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Tonality of Atonality

When Schoenberg started to compose with his twelve tone method, he only serialized pitch and not other parameters. He says[40, page 87]:
Coherence in classic compositions is based -- broadly speaking -- on the unifying qualities of such structural factors as rhythms, motifs, phrases, and the constant reference of all melodic and harmonic features to the centre of gravitation -- the tonic. Renouncement of the unifying power of the tonic still leaves all the others in operation.
In his atonal works, Schoenberg also avoided any chord which implied a tonal context like any combination of major or minor thirds[40, page 263]. Does that not sound like a contradiction? A complete reversal of tonality is itself a type of tonality. He recognizes this issue, and he wrote that his conscious avoidance of such circumstances was only due to the fact that he felt that the veil of the classical tonal culture was still too heavy. He felt that listeners still could not hear tonal chords, which in tonal context require a specific progression, only for their colors. The question of why Schoenberg did not apply his method to all parameters himself, and why he avoided tonal chords, is an important question. He recognized that for a musical idea to be understood a relationship has to exist between its parts. Schoenberg never liked the term atonal; however, this is the term that has been since used to characterize his music. He says[40, page 283]:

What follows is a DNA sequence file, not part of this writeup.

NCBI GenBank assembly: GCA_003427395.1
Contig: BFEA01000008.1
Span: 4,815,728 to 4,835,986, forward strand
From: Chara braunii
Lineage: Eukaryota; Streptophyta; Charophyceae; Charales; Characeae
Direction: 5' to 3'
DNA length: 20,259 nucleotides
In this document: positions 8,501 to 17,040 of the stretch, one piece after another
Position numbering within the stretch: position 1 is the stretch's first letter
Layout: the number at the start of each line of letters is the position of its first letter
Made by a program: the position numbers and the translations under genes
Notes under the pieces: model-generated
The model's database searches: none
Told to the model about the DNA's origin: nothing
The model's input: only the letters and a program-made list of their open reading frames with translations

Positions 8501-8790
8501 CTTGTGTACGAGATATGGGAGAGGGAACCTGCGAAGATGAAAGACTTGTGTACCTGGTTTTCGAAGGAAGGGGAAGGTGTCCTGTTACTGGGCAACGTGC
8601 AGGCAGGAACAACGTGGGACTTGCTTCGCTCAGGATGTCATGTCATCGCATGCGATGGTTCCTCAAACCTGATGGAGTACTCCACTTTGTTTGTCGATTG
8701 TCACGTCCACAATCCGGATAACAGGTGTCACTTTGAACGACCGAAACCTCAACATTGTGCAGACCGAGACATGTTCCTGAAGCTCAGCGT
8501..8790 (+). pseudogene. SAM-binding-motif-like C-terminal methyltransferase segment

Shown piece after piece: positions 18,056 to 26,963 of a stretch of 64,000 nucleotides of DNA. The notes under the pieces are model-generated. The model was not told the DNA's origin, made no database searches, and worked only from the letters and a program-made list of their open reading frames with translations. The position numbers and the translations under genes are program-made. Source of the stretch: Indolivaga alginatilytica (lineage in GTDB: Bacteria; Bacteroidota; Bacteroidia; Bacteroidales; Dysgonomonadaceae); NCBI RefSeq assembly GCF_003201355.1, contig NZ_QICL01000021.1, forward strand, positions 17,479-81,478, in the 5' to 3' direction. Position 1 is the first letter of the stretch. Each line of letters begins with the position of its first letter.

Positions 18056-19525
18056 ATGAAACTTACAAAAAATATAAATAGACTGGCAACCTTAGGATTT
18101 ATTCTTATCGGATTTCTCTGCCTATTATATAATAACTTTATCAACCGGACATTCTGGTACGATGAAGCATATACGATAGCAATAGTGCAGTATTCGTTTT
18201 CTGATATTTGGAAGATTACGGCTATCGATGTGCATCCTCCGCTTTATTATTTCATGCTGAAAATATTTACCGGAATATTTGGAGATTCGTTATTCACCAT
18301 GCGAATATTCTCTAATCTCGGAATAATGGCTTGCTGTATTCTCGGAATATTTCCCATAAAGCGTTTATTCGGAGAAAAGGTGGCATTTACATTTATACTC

`Atonal can only signify something that does not correspond to the nature of tone.' And further: `A piece of music will necessarily always be tonal in so far as a relation exists from tone to tone, whereby tones, placed next to or above one another, result in a perceptible succession. The tonality might then be neither felt nor possible of proof, these relations might be obscure and difficult to comprehend, yes, even, incomprehensible. But to call any relation of tones atonal is as little justified as to designate a relation of colours aspectral or acomplementary. Such an antithesis does not exist.'